There are people in this trade business that make very good money and have solely switched to this trading/re-selling as their main source of income. But when there is a highly unregulated market as such, there is bound to be fraud not far from it. This polygon article gives us a pretty good idea of how things function in this grey area of games trading online, internationally. The article talks of how people took advantage of platforms like kinguin and G2A to profit in both semi-legitimate and illegitimate manners. The former being the model of selling keys procured from essentially trading as stated above, while the latter being employment of illegitimate means, like credit card fraud, to purchase games from one of the legitimate sites like humblebundle.com during a sale. Further the reselling of said game on the ‘grey market’, and by extension, bringing out the ‘grey’ nature of the market and along with it the question of regulation or lack thereof. The aforementioned article focuses on the broader picture of this grey market, and I’ll try to focus on the Indian trade (grey) market from here on out.

 

The Indian trade market, much like the international one, is largely unregulated, but major players like kinguin and G2A don’t have much of a foothold in the Indian market. However there are small players trying to make a quick buck while the state of such a market stays untouched or unrecognized by Indian authorities. Most of the Indian traders are aware of platforms like kinguin and G2A, and are sometimes largely dependent on these platforms to provide them with a boost in their income. Some people in India try to focus on the Indian market as they see an opportunity. Let’s consider the poor infrastructure and red tape set up for the digital Indian consumer in India. Multiple debit/credit cards don’t work with major store fronts online due to the 2-3 step native verification systems that banks deploy to maintain security. Some of the banks block international online transactions by default and have an unnavigable customer service. Along with the above, we see a lack of other options like net-banking and the recent crop of wallet services that are present in the Indian sphere. It was only a matter of time before someone capitalized on this fact. That being said let us look at individuals that are functioning in this field, hailing from different parts of India and how they operate.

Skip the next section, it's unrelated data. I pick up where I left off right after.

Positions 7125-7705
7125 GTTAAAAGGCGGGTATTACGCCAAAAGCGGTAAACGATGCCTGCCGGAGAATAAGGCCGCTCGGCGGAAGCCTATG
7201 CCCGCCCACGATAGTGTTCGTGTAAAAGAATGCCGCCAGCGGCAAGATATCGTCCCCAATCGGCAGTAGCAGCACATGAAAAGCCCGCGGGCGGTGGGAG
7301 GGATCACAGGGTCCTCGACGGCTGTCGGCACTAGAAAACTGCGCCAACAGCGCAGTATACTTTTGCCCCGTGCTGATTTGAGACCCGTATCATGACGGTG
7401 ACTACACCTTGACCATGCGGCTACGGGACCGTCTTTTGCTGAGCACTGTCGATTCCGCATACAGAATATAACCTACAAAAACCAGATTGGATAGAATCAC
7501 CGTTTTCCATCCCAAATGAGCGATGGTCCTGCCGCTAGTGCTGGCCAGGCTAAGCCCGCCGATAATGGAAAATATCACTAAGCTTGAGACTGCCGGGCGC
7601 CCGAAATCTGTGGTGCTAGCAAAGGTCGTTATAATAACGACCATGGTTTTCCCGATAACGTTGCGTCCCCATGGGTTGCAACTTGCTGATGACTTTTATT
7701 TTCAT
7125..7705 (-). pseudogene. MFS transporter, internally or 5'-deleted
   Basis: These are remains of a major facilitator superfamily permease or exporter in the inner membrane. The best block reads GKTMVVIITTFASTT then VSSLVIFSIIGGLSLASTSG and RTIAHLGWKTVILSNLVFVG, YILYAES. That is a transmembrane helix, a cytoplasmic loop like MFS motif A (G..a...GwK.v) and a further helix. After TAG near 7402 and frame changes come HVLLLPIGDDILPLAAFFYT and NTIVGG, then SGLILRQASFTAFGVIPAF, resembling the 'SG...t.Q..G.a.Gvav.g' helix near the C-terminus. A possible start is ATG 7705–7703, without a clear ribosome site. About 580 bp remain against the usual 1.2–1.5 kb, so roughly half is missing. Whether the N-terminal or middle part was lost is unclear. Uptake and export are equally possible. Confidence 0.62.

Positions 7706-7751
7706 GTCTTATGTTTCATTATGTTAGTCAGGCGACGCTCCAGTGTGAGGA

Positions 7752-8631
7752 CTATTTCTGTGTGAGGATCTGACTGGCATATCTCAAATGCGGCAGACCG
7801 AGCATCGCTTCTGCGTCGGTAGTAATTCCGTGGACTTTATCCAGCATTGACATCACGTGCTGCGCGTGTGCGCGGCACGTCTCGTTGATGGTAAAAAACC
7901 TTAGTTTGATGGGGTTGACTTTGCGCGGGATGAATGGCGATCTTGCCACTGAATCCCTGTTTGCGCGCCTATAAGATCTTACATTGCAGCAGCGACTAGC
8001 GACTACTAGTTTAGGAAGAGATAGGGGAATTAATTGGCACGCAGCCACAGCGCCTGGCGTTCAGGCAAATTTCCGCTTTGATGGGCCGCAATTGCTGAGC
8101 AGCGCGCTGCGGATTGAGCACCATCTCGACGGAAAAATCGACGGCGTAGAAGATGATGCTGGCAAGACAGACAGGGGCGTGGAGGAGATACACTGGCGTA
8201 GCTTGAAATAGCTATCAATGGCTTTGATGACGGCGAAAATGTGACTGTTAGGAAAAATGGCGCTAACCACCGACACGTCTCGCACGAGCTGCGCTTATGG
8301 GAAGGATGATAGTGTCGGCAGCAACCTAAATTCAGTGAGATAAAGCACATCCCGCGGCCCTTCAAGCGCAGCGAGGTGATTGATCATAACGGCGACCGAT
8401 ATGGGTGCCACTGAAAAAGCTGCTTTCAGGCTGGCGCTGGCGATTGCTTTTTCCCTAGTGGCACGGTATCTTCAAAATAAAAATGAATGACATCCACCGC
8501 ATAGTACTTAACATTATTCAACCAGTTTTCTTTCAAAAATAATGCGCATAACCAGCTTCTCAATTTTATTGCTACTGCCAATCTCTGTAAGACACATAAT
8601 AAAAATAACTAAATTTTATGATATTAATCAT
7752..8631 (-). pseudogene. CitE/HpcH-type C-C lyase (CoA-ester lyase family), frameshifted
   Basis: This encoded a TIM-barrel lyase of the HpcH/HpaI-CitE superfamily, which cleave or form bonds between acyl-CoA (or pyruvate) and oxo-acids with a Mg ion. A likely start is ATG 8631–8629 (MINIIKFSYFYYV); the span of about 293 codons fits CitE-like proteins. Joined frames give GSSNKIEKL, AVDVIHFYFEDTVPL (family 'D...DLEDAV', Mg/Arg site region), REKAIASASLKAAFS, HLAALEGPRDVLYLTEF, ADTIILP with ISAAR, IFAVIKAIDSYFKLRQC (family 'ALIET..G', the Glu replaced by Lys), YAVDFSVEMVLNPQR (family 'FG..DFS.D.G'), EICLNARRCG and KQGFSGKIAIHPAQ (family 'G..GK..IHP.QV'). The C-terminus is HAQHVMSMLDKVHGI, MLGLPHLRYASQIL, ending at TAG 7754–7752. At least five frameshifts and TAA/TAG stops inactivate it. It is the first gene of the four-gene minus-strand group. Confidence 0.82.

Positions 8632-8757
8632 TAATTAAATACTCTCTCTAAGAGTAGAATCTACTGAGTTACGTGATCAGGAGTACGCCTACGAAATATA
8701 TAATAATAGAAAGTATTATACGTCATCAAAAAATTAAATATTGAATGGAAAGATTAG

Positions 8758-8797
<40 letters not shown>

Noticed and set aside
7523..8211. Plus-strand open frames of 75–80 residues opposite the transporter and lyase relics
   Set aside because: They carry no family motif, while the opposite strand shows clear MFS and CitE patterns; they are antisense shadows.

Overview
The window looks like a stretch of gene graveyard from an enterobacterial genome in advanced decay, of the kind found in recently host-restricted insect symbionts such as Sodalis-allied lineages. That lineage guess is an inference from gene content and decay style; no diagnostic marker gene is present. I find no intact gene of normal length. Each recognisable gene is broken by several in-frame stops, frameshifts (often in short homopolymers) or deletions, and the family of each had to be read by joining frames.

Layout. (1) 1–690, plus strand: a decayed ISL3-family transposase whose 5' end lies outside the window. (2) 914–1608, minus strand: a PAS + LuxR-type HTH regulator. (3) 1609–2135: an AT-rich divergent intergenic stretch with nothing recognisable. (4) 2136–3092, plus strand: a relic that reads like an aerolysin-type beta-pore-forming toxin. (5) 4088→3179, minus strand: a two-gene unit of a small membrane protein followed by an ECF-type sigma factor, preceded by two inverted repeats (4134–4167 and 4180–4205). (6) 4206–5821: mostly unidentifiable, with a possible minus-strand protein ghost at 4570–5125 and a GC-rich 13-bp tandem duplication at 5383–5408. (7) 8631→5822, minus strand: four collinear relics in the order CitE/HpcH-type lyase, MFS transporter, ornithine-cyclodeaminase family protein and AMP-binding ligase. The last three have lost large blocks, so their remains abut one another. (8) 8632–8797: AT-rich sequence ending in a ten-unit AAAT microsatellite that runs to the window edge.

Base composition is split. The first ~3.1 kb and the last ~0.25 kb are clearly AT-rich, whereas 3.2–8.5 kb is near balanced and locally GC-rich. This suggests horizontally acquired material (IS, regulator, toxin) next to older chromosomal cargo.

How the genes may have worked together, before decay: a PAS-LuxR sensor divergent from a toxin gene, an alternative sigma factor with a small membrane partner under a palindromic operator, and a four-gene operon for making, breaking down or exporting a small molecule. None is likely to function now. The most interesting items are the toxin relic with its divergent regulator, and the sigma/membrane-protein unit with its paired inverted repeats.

steamz

First up steamz.co, a site run by someone in their early 20’s who claims to have been running the site for about 6 years. He was selling retail copies internationally as the Indian retail games weren’t region locked back then and keys could be used across borders with ease. He claims to have started out by gifting a copy of a game to his friend, back when he hadn’t started online trading as the game was cheaper in India. The copy of game he gifted to his friend turned out to work. Soon after this, his friend asked him to procure more copies for more of his friends. Then he essentially thought he could make some real money out this stuff and contacted a distributor via skype and essentially started to delve deeper into the business. But since the keys started to get region locked, (In 2014 acc. to him) he switched distributors from Indian to Polish. He makes around (Rs) 20 lakh, (Rs) 10-15 lakh net profit (his claims.), and this is probably his main job, but he claims to help his family with their business when needed. He claims to know 7-10 people who do about the same work he does in India from different cities.

 

When asked about clampdown on the largely unregulated key market on G2A and Kinguin via publishers like Ubisoft, he explains why it happened and claims both site owners are prior customers of his who got shafted. Further when I asked what he thinks about what the developers think about his business, he says it’s better than piracy and they should stop complaining and focus on making good games.

rshop

Next up is reapershop.com. It’s operated by someone in his early 20’s, he has been at it for approximately 4 years, and he doesn’t really say much about how he got into trading. He initially states that he got into it for “fun” and “nothing specific” but later on in the conversation when asked about whether he has a day job or not, he reveals that he wanted to run his own business and that’s why he started this. He too thinks that his work is helping curb piracy in a manner. He says he knows about 2-3 Indian folks working in the trade business.

 

Upon being asked about his income a lot of different answers came forth. First a worst case scenario of (Rs) 15-30k per month which rounds out to be (Rs) 2-4 Lakh per year. Which is a lot lower than the other fellow I talked to claimed. I bought this fact to his attention asking who’s inflating the figure him or the other guy (apparently both knew each other too). After a bit of back and forth, and him jokingly suspecting me to be from Income Tax department, he tells me 4-8 Lakhs to be his combined income from selling to both Indian and international sellers. He tells me that the previous figure was for his dealings in India alone.